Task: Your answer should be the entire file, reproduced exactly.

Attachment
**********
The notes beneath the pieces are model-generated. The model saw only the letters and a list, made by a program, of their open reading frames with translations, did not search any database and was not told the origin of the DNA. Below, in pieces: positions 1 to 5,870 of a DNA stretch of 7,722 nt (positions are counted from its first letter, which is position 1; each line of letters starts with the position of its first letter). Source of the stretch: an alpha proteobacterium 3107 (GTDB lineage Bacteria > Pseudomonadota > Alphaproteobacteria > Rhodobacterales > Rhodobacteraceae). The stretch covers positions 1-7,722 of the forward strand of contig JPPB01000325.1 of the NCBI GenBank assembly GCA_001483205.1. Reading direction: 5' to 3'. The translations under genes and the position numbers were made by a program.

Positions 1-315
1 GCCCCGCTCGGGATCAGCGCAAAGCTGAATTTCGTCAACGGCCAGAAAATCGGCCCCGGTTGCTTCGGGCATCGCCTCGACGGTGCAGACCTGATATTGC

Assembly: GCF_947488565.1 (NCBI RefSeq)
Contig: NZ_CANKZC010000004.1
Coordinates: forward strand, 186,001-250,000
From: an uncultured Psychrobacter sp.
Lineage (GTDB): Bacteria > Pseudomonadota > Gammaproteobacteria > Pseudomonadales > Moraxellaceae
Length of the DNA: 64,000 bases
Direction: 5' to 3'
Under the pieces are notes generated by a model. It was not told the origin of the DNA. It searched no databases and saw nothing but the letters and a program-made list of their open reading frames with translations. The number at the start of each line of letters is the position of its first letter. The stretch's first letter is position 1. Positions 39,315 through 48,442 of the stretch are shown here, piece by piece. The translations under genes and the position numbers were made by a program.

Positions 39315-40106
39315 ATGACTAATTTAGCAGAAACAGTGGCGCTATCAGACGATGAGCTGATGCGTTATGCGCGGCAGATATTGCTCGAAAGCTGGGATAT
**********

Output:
The notes beneath the pieces are model-generated. The model saw only the letters and a list, made by a program, of their open reading frames with translations, did not search any database and was not told the origin of the DNA. Below, in pieces: positions 1 to 5,870 of a DNA stretch of 7,722 nt (positions are counted from its first letter, which is position 1; each line of letters starts with the position of its first letter). Source of the stretch: an alpha proteobacterium 3107 (GTDB lineage Bacteria > Pseudomonadota > Alphaproteobacteria > Rhodobacterales > Rhodobacteraceae). The stretch covers positions 1-7,722 of the forward strand of contig JPPB01000325.1 of the NCBI GenBank assembly GCA_001483205.1. Reading direction: 5' to 3'. The translations under genes and the position numbers were made by a program.

Positions 1-315
1 GCCCCGCTCGGGATCAGCGCAAAGCTGAATTTCGTCAACGGCCAGAAAATCGGCCCCGGTTGCTTCGGGCATCGCCTCGACGGTGCAGACCTGATATTGC

Assembly: GCF_947488565.1 (NCBI RefSeq)
Contig: NZ_CANKZC010000004.1
Coordinates: forward strand, 186,001-250,000
From: an uncultured Psychrobacter sp.
Lineage (GTDB): Bacteria > Pseudomonadota > Gammaproteobacteria > Pseudomonadales > Moraxellaceae
Length of the DNA: 64,000 bases
Direction: 5' to 3'
Under the pieces are notes generated by a model. It was not told the origin of the DNA. It searched no databases and saw nothing but the letters and a program-made list of their open reading frames with translations. The number at the start of each line of letters is the position of its first letter. The stretch's first letter is position 1. Positions 39,315 through 48,442 of the stretch are shown here, piece by piece. The translations under genes and the position numbers were made by a program.

Positions 39315-40106
39315 ATGACTAATTTAGCAGAAACAGTGGCGCTATCAGACGATGAGCTGATGCGTTATGCGCGGCAGATATTGCTCGAAAGCTGGGATAT